Does anyone have childhood memories of currant desserts? Can anyone else attest to its flavor in homemade jams and jellies? I know one lifelong resident fruit grower tells me they made currant jelly last year, and "Currant jelly is the best there is!"
Wednesday, June 30, 2010
I have confessed to being very green when it comes to gardening — meaning I have no idea what I’m doing.
When I decided to become a “gardener,” I began my education with the internet by Googling every gardening site I could find. I was looking for simple answers to what I thought were simple questions. What I got was information overload.
Did you know there are at least 58 varieties of tomatoes? There are tomatoes that are better suited for salads and some that are great for burgers. Some tomatoes are more acidy and some sweet. Do I like acidy tomatoes? Do I want staked tomatoes or a vigorous bush variety? Honestly, I just want tomatoes that smell and taste like tomatoes — unlike those mock-matoes you get in the store. Yes, they are red but that is about as tomatoey as they get.
Tomato plant: The homegrown variety
Thank heaven for gardening friends. I am very grateful there are so many real gardeners out there who are willing to share their secrets with me. There is no real competition among gardeners except for the friendly kind. Real gardeners love to see things grow whether they grow in their garden or yours. Now when I have questions, I turn to my newfound friends who are willing to teach me what they have spent years learning.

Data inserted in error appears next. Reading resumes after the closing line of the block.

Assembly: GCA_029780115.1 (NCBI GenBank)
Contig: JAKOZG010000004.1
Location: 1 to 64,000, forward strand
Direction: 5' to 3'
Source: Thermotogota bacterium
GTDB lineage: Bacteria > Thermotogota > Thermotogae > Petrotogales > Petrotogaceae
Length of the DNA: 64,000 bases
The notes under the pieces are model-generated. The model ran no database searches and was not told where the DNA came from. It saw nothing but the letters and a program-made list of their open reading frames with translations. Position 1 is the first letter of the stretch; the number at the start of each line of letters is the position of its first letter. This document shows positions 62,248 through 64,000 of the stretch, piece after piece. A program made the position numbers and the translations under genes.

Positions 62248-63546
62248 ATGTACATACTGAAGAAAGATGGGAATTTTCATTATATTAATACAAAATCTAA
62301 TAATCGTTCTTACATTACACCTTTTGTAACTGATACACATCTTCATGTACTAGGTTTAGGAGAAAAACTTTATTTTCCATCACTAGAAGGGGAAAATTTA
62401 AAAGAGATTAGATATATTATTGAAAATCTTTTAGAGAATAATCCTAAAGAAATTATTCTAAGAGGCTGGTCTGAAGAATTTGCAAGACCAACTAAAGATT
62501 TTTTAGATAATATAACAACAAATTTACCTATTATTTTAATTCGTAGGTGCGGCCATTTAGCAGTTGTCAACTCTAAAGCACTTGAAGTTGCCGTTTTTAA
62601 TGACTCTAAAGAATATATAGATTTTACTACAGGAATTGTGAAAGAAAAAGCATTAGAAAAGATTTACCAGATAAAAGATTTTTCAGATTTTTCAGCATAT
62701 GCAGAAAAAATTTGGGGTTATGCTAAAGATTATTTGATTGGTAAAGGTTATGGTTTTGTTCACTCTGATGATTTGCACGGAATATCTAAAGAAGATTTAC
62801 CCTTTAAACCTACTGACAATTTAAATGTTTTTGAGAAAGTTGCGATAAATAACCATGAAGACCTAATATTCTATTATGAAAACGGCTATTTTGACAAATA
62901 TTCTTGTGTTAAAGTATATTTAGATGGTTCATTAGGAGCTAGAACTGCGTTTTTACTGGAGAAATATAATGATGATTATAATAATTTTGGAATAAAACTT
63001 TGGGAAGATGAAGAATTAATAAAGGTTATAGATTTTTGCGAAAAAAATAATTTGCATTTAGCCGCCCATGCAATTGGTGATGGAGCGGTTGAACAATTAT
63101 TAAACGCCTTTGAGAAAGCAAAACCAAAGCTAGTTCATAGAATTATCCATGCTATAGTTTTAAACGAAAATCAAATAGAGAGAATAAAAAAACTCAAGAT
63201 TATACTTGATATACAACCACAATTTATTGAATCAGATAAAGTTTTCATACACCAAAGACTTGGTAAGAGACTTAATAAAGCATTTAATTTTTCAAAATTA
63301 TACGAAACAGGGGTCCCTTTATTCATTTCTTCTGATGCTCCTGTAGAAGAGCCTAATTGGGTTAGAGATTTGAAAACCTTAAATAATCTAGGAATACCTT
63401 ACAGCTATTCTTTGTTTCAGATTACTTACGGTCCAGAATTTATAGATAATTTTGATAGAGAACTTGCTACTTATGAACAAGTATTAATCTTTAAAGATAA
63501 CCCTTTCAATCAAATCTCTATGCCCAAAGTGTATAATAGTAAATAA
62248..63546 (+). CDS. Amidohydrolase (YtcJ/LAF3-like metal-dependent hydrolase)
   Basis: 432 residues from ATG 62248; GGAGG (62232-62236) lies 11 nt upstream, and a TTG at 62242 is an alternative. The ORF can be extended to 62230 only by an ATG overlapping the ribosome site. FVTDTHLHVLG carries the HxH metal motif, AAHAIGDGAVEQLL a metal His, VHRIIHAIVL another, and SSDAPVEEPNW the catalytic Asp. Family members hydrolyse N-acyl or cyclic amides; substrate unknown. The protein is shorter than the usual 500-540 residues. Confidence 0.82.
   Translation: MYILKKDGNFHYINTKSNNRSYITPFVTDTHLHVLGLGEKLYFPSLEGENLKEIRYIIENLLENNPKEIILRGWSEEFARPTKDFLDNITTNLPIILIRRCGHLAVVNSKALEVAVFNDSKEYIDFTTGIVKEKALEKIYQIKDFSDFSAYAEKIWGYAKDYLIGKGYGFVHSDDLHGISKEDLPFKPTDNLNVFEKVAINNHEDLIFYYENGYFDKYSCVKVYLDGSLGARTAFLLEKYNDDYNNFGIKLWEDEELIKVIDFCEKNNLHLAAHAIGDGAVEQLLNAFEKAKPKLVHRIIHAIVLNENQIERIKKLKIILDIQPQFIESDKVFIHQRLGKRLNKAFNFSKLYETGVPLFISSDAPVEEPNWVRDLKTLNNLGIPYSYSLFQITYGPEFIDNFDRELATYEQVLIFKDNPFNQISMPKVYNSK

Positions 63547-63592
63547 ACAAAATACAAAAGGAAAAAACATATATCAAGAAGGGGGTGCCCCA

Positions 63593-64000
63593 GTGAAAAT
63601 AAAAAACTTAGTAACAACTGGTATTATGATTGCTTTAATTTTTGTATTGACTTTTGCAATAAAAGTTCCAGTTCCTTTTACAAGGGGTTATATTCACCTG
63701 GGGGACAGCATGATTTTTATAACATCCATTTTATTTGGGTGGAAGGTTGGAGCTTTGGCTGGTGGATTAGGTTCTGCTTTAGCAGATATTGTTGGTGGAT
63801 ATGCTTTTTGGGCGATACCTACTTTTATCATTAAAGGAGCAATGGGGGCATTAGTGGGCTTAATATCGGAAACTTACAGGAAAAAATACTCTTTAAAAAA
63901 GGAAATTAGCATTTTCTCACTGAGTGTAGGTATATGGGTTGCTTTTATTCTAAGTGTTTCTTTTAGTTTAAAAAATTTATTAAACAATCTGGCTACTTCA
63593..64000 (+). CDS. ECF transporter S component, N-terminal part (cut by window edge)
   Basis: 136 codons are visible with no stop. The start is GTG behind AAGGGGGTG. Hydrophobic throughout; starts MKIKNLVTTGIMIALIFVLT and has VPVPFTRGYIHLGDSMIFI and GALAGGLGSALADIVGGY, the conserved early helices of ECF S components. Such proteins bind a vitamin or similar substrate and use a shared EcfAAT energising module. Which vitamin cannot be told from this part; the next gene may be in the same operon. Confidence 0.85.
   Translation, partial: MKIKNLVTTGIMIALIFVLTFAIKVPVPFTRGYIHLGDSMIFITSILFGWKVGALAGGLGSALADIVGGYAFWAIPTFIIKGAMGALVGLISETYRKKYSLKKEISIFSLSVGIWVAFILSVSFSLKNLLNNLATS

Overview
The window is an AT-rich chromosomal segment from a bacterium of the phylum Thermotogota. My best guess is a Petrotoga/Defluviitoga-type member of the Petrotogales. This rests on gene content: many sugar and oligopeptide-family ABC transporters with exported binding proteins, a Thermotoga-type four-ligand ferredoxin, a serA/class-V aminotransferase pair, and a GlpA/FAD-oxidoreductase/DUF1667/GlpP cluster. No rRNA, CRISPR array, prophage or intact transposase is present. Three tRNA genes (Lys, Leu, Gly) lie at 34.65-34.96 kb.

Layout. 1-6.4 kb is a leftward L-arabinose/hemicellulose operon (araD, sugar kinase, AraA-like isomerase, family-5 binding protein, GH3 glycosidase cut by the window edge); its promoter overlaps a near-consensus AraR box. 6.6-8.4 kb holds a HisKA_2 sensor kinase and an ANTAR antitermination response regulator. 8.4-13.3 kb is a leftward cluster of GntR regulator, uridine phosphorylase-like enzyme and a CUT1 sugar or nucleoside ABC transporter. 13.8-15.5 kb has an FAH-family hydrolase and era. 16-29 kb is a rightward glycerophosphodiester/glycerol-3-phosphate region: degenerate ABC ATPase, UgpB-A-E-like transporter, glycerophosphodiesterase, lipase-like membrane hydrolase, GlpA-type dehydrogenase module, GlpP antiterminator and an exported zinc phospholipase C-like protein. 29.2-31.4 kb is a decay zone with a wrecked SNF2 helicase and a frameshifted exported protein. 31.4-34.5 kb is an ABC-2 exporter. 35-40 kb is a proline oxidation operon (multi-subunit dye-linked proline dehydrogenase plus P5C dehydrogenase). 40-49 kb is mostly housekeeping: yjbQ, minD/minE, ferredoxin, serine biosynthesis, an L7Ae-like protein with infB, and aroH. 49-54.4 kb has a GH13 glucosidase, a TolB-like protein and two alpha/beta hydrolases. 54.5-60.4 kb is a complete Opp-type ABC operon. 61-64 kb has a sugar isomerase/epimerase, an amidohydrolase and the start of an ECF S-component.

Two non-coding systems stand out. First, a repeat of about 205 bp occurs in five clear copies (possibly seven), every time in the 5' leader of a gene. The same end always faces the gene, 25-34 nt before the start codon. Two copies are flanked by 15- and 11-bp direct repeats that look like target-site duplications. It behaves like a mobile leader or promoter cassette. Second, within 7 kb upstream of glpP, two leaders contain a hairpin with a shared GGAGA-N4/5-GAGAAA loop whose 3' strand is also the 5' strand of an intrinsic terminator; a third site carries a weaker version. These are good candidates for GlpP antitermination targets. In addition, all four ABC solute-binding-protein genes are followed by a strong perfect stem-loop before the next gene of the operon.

They didn’t laugh at me when I killed my first plants but instead gave me advice and encouragement as I planted a new one. Because of them, my family and I can look forward to fresh tomatoes in our salad and on our burgers. Thanks.
By Penny Stine
Tuesday, June 29, 2010
I neither read the book nor saw the movie, so I hope any die-hard fans of “What’s Eating Gilbert Grape?” will forgive me, but the name stuck somewhere in the back of my mind and I wanted to borrow it.